It seemed to think for half a second. That was a good sign, anything that could think logically could be reasoned with, but then it struck, and blackness took over.
Siris awoke to pain. His head throbbed in time to his swaying, bouncing body. He was being carried. A musky smell invaded his nostrils and he nearly sneezed but held it away, hoping that the incredibly strong thing that carried him would think that he was still passed out. Maybe it thought he was dead and carried his carcass back to its people for dinner.
He still wore his backpack. That, at least, was a blessing.
The thing…he supposed they would be Rossians? Rosses?
Rosses sounded like a family that his mother would put out cake for when they came to visit in an attempt to appear like a quintessential American family from one of those old TV shows his dad liked. They would sit and chat over coffee and gossip about the neighbors.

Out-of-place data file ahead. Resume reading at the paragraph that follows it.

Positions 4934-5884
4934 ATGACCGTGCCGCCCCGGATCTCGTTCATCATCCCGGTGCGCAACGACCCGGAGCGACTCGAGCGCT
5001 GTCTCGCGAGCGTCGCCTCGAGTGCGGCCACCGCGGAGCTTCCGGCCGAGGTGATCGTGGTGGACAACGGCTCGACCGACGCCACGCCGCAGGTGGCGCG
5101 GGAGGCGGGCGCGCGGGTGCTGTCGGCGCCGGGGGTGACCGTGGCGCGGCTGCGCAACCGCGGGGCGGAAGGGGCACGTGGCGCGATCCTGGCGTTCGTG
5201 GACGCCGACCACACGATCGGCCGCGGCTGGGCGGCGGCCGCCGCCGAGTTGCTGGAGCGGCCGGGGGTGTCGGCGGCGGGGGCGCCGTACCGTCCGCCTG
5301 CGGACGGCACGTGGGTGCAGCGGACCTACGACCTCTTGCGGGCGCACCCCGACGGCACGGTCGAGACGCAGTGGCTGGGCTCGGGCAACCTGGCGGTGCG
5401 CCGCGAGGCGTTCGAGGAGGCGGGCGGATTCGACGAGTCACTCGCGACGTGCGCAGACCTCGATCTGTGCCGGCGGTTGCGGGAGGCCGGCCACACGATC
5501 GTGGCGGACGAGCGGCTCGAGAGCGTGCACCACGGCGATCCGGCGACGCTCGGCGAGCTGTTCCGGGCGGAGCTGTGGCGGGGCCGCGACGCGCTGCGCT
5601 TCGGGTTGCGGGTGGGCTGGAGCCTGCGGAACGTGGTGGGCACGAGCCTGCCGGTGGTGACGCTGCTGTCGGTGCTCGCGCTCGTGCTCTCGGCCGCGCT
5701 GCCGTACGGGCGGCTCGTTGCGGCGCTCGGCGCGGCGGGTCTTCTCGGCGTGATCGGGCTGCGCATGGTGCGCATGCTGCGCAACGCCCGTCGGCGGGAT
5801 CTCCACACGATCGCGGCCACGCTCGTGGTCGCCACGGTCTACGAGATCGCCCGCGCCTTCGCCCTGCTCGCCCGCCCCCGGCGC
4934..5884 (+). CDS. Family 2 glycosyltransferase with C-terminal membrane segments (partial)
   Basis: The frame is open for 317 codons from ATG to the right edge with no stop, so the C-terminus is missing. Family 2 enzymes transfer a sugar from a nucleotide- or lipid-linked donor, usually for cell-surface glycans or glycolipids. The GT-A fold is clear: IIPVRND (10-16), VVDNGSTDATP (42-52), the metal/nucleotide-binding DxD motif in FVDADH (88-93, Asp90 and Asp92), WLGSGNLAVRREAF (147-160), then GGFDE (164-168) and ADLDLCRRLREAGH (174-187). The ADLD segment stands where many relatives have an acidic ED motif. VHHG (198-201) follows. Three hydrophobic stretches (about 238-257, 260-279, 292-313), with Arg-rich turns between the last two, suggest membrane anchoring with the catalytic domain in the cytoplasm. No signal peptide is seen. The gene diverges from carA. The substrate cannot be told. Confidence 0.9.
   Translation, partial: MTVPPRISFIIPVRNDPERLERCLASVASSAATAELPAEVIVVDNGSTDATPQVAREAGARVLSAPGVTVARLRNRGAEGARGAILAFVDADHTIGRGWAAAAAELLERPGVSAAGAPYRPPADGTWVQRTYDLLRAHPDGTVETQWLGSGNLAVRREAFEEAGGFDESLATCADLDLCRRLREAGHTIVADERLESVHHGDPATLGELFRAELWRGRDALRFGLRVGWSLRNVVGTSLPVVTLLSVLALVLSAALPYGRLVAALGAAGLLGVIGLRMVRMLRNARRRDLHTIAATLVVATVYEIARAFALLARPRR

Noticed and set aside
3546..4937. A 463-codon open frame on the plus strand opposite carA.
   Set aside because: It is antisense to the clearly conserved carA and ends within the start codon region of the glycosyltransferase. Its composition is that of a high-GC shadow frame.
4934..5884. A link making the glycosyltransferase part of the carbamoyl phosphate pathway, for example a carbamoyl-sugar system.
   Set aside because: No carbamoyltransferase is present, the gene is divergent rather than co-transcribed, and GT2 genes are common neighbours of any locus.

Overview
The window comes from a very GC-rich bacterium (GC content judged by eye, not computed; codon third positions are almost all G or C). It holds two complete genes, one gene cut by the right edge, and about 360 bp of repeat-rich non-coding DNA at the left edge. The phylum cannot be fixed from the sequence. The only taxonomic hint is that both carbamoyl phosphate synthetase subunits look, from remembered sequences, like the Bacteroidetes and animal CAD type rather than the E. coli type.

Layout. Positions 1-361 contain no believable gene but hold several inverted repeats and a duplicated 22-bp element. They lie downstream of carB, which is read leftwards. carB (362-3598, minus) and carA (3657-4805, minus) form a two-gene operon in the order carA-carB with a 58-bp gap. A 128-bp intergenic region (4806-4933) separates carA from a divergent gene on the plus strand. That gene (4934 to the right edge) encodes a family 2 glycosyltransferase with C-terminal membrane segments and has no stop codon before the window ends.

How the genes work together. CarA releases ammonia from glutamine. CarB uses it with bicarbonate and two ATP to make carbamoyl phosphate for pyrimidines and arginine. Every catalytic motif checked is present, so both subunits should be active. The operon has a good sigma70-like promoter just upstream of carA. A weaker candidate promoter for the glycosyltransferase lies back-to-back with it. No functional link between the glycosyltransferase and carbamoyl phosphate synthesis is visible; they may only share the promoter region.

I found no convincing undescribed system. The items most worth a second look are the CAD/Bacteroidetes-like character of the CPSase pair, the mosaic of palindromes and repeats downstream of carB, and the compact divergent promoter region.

Rossians sounded like the looming threat of every 80’s movie he’d ever watched and decided that it was more appropriate.
The Rossian beneath him had large corded muscles that almost rippled with every movement. Its skin was mottled and shiny, but Siris didn’t think it was sweat, more like the way a frog was shiny, wet looking.
Siris tried to look around him without lifting his head, unsure if other Rossians watched, but he could only see darkness. No, that wasn’t true, a faint light from somewhere ahead cast a subtle blue hue to his surroundings that only strengthened as they moved. A noise, rhythmic and low, also intensified. As they drew closer to the noise and light, Siris thought he could almost pick out words, but no. This was no language that he recognized, though it was definitely language. It had a cadence to it, however. Chanting.